Another one is I hide myself within my flower by the Norwegian artist Mariken Kramer. It is very simple, just photographs of flowers she picked around the family mountain farm. Those flowers are used to make the paper for its cover. It is really lovely!

I also loved Paradis by Oriane Thomasson, it is quite exciting as a photobook. The visual flow is unpredictable, and all elements work together. 

And my friend Maria Lago who started her own publishing house a couple of years ago, Familia Editions, published a really beautiful book, Bem-vindo (ao Rio) / Welcome (to NYC) by Marcos Chaves. As the title suggests there are photos of two cities in a conversation.

Boy Crazy by Elizabeth Clark Libert was also a great discovery. I found it at the ICP book fair. And, another epic book is Glad Tidings of Benevolence by Moises Saman. It is complex, deep, clever, and very thoughtful.

I remember most of those from your Collector Daily reviews. But I must admit I don't have any!

Yes, I wrote about all of them. Hope it helps people to discover photobooks I am excited about.

I always wonder about who, where, or what audience those reviews reach. Loring basically does zero promotion, and I rarely see Collector Daily linked or cited by others anywhere. I'm guessing the book reviews have a regular audience but I just can't get a good read on it. Hopefully it helps people discover books. Even if not, the site is a huge resource for artist information and criticism. There are thousands of articles on there at this point stretching back more than a decade. It's like a private photography Wiki.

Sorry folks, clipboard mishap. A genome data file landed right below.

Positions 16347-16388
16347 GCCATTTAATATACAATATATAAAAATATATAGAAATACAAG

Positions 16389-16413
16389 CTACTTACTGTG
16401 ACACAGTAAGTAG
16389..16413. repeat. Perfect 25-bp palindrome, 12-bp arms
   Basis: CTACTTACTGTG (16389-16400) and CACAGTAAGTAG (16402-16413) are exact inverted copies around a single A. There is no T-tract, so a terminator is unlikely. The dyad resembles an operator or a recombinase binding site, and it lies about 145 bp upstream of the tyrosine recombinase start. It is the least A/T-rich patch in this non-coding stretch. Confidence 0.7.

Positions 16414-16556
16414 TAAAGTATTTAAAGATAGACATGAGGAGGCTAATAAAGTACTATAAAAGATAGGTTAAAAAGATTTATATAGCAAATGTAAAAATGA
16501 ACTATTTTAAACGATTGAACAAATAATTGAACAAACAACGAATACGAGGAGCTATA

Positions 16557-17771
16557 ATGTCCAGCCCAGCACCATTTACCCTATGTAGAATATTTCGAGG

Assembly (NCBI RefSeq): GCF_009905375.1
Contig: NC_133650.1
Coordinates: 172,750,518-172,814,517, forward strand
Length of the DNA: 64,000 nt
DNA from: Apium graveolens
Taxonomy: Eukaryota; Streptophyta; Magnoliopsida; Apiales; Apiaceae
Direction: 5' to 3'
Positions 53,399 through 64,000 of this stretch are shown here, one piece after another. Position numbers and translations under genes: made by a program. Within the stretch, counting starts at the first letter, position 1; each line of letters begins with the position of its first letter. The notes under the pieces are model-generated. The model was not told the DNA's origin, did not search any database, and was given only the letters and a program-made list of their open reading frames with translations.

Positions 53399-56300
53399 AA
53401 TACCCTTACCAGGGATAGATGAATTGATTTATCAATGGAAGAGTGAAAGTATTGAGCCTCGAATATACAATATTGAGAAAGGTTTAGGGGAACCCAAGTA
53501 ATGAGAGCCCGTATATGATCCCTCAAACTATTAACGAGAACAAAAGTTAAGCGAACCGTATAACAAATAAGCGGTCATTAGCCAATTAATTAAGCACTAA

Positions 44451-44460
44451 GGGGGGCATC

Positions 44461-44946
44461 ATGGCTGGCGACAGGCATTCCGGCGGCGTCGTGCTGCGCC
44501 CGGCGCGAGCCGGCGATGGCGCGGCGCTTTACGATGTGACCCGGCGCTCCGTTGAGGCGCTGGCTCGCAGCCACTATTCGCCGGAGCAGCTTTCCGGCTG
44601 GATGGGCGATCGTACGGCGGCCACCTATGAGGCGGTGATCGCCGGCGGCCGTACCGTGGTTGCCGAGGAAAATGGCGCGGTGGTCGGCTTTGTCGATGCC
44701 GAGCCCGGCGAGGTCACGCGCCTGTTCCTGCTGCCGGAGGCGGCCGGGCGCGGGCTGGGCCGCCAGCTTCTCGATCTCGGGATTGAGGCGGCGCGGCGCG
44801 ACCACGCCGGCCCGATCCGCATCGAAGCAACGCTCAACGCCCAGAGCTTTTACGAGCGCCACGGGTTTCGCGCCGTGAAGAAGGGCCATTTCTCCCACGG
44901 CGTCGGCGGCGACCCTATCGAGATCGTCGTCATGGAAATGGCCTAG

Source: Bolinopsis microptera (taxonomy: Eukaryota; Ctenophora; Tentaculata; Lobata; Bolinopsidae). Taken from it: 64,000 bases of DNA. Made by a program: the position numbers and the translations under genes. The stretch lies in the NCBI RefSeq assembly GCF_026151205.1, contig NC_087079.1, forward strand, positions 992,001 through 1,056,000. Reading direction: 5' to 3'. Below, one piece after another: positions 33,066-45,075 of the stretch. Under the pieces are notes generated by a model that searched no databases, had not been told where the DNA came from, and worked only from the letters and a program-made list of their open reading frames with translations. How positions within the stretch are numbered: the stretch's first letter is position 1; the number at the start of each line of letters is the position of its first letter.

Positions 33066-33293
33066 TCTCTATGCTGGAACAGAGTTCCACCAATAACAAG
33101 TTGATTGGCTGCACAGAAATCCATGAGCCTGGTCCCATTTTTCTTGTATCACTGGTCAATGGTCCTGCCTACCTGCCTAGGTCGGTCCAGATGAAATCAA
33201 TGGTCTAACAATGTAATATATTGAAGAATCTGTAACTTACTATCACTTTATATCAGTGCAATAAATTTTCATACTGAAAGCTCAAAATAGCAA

I hope people read it! But I also not sure about the numbers. I always recommend it to people who interested in photography and photobooks, I definitely see it as a great resource.

How did you get started with Collector Daily?

Our common friend Bryan Formhals introduce me to Loring. We already knew about each other. He followed my blog photolia and I read CD. We met for a coffee and he asked me if I was interested to contribute. I started by suggesting photobooks for review, and a couple of months later started writing too. I always enjoyed working with him, and talking/sharing photobook ideas.

Do you still see him in person sometimes?

Not as often, but occasionally yes. He also on the board of 10x10 Photobooks.

Are you still in touch with Bryan? I lost touch with him after he moved to Minnesota. I don't think he's very active in photobooks any more. I just checked out photolia, which I'd forgotten about. Last update was in 2012. I guess that's the photobook blog crash you mentioned.

It is hard to stay in touch once people move to a different state/country. I do read his newsletter! I think Bryan did a lot for a photobook community!

It's interesting you use that phrase “community”. Because I don't really feel there is much of a community. There's a lot of activity, yes. But it seems scattered and provincial. And there’s not much dialogue or camaraderie. But of course that might all happen in the secret book group I don't know about. Maybe that goes to the question I asked earlier about CD review readers. They might be a loose form of community in theory. But there's zero interaction or awareness. It's like a black hole. 

I think there is one in NY, and I hope 10x10 helps to bring it together.

Of course 10 x 10 is an exception, driven partly by geographic proximity. Maybe it's a regional thing? And since I'm in Oregon I feel disconnected. There's this artificial expectation with social media that all humans can be connected at all times. That communities can form digitally. And that's not always true.